"Heartbreak / Don't Don't" is the thread that runs through the collection, which opens with the 1979 original and closes with Gordon's recent redux, calling in a reprise along the way. Overlaying abrasive no wave noise onto cheesy disco, it's impossible not to draw a line directly from this to LCD's treatment of modern dance music. Roping in David Byrne, underground guitar hero Arto Lindsay and singers borrowed from minimalist composers Philip Glass and Steve Reich, hipster magnet Gordon was to the late '70s downtown scene what Murphy is to post-2000 Williamsburg. Elsewhere, collaborations with performance artist Colette (as Justine and the Victorian Punks) presage Nancy Whang's call-and-response vocals on what seems like 90% of all DFA releases, and on "That Hat" Arthur Russell and New York Doll David Johansen lay down the blueprint for the stark paranoia of Less Than Human-era Juan MacLean.
The proto-punk funk that props up the first half of Peter Gordon & The Love of Life Orchestra should satisfy DFA heads, with the semi-instrumental "Extended Niceties" and "Roses on the Disco Floor" providing interesting enough diversions for their wonky disco sets. But it's the wild experimentation that comes after the Victorian Punks have picked over the bones of Barry White's Love Unlimited Orchestra that astound the most. "Iago's Escape" twists and turns through shuffling clap-beats, intense strings, operatic vocals and moody organs, while "That Hat" gives Herbie Hancock's Future Shock a shot of the psychotic, with Russell's cold melancholia undermining Johansen's bad-James-Brown ranting, with Gordon's sax squalling all around.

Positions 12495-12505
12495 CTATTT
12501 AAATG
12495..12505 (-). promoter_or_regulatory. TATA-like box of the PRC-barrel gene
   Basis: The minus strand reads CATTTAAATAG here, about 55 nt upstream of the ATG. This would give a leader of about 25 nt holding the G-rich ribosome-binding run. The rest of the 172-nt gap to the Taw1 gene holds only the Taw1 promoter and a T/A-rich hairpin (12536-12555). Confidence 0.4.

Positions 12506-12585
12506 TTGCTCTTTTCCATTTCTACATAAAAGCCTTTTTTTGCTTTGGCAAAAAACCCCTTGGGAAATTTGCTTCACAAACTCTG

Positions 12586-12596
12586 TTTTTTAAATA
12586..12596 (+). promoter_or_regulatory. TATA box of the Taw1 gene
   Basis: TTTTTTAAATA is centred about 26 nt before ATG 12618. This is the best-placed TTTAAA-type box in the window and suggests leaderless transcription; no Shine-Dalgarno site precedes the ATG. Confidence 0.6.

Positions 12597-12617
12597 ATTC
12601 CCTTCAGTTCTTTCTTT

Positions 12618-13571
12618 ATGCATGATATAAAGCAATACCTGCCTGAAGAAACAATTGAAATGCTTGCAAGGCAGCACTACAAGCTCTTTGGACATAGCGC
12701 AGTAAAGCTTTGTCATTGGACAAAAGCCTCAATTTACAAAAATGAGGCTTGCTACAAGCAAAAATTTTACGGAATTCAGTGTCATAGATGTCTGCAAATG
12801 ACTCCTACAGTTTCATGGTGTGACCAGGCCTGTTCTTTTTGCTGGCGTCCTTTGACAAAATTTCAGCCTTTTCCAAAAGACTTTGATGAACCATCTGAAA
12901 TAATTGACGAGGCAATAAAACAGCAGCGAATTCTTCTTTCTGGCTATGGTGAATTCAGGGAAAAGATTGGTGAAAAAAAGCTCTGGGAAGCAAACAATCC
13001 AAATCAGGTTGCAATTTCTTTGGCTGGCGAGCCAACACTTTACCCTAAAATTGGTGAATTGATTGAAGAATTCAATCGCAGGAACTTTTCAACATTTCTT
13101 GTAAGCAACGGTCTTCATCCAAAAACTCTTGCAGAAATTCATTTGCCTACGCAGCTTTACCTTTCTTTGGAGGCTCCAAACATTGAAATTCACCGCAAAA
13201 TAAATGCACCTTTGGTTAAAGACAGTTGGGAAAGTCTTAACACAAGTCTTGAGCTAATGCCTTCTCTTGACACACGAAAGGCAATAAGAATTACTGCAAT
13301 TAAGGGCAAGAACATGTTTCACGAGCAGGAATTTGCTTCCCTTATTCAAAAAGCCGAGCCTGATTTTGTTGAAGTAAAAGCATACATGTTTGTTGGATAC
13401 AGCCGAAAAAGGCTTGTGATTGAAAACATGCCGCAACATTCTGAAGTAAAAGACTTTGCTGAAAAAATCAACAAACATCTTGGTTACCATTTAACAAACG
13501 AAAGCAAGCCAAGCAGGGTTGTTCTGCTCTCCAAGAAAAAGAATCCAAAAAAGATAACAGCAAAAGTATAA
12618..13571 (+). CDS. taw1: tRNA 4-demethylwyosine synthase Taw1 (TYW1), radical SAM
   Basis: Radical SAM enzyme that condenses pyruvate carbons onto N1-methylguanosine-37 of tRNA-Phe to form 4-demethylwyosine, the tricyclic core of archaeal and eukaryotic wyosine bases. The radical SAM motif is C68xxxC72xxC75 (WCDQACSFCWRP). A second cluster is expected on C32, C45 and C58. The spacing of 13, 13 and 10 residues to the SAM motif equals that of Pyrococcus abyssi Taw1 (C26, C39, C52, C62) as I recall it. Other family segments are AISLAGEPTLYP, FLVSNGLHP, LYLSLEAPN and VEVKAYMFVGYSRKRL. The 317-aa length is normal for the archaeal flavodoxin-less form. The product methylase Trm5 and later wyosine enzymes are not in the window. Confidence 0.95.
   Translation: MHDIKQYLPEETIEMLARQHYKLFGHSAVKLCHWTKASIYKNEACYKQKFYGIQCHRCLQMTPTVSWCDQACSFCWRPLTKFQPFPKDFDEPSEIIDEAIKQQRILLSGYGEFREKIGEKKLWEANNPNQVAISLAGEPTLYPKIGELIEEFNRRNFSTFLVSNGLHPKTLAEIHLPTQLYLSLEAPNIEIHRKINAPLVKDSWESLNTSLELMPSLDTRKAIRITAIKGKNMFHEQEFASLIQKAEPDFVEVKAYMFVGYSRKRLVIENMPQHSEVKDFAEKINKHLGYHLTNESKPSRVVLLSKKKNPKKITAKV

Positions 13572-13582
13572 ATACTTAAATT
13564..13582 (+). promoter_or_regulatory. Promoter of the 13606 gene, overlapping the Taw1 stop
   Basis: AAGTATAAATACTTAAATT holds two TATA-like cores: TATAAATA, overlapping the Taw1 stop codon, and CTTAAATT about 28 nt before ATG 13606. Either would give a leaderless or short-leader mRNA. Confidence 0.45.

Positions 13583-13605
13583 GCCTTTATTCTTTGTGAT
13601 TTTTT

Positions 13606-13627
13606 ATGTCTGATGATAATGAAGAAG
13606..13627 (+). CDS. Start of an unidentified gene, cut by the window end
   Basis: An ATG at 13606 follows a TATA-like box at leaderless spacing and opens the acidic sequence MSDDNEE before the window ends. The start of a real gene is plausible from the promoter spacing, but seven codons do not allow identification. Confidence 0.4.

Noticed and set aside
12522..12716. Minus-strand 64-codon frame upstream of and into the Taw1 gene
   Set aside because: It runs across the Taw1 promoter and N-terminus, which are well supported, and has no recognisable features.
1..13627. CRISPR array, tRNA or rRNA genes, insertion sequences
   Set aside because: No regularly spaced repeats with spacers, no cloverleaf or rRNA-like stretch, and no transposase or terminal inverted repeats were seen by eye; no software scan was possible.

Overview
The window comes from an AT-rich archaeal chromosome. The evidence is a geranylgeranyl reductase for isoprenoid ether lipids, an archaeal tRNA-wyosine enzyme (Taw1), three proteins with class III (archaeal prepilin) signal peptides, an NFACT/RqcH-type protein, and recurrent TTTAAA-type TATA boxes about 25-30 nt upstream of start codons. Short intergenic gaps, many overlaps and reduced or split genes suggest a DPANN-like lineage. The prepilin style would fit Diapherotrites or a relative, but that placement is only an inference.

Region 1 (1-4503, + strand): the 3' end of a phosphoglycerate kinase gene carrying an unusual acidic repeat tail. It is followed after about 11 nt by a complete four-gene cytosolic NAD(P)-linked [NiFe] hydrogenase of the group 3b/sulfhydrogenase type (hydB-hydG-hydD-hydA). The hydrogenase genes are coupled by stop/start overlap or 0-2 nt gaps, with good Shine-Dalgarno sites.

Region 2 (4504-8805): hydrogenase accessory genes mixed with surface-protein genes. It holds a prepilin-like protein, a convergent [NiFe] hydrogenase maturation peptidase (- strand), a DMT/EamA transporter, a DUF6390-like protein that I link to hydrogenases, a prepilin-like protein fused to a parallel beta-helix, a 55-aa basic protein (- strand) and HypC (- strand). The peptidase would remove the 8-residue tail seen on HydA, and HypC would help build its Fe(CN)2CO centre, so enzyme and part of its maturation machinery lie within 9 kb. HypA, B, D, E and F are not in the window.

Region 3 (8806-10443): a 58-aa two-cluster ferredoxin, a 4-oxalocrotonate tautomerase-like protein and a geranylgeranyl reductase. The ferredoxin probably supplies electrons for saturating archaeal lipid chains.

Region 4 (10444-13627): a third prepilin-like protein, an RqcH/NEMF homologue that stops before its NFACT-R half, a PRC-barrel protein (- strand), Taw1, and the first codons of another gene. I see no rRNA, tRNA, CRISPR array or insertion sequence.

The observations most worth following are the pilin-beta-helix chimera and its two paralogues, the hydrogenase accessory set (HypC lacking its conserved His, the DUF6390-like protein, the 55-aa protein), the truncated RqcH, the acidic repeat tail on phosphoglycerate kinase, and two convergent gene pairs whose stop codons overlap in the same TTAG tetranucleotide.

Without a hope in hell of representing the long, winding career path of a composer whose other work includes live video/music/theatre performances, the Desperate Housewives soundtrack and a jazz tribute to James Murphy's adopted hometown of Brooklyn, the DFA man has wisely focused on what Peter Gordon means to him and his fans. He was there in 1977. He was there in NYC when LOLA first played disco to the no wave kids. Yet more proof that he's not losing his edge.